Paxos Made Switch-y

By: 
Huynh Tu Dang, Marco Canini, Fernando Pedone, Robert Soulé
Appears in: 
CCR April 2016

The Paxos protocol is the foundation for building many fault-tolerant distributed systems and services. This paper posits that there are significant performance benefits to be gained by implementing Paxos logic in network devices. Until recently, the notion of a switchbased implementation of Paxos would be a daydream. However, new flexible hardware is on the horizon that will provide customizable packet processing pipelines needed to implement Paxos. While this new hardware is still not readily available, several vendors and consortia have made the programming languages that target these devices public. This paper describes an implementation of Paxos in one of those languages, P4. Implementing Paxos provides a critical use case for P4, and will help drive the requirements for data plane languages in general. In the long term, we imagine that consensus could someday be offered as a network service, just as point-to-point communication is provided today.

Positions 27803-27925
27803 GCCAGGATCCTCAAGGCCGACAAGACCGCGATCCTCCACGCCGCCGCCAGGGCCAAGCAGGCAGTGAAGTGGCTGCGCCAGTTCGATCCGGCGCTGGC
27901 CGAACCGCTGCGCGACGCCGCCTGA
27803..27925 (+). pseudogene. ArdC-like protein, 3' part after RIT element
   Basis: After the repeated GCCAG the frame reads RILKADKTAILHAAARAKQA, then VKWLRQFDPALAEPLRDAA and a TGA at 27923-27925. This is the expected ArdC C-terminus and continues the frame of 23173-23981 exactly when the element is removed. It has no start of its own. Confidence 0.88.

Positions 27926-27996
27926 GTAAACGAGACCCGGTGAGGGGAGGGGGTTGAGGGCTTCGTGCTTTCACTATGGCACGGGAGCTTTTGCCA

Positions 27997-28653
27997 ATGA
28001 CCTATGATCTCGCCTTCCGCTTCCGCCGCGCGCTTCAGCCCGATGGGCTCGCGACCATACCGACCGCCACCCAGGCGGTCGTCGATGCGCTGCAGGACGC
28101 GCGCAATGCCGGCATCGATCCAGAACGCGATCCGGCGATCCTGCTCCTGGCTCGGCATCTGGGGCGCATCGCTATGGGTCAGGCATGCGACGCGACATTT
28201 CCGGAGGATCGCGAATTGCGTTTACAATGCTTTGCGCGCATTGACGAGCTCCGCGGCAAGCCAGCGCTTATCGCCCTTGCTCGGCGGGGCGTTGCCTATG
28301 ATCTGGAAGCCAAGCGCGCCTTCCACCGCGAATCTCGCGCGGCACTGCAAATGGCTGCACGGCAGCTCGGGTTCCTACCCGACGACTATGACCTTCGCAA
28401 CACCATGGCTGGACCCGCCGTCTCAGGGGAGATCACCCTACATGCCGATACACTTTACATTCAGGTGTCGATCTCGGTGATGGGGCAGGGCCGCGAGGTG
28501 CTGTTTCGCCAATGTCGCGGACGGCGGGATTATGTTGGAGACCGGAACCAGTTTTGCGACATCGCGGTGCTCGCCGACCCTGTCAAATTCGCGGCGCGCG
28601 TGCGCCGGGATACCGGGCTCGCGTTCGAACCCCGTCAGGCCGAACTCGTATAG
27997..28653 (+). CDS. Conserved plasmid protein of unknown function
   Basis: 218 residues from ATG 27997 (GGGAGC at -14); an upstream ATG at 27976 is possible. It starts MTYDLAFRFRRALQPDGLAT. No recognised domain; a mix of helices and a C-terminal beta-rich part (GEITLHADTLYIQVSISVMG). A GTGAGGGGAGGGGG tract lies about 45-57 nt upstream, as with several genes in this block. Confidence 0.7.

Public Review By: 
Matteo Varvello

This paper describes an implementation of Paxos, a very popular consensus protocol, in P4, a programming language for flexible hardware. Such implementation aims at accelerating Paxos by shifting some of its application-level logic into network forwarding elements. The paper describes few modifications to Paxos dictated by such “switchy” design; for example, messages originated as part of the Paxos protocol need to be replaced by forwarding decisions. The paper also discusses potential extensions of P4 that would simplify the deployment of applications with such complex logics. The main reviewer’s concern was that the paper is a bit light, especially lacking a quantification of the impact of several design decisions linked with the usage of P4. However, the paper provides an interesting use case for P4 and the lessons learned can further help researchers in this field. Open sourcing the code by the authors was also particularly appreciated [1].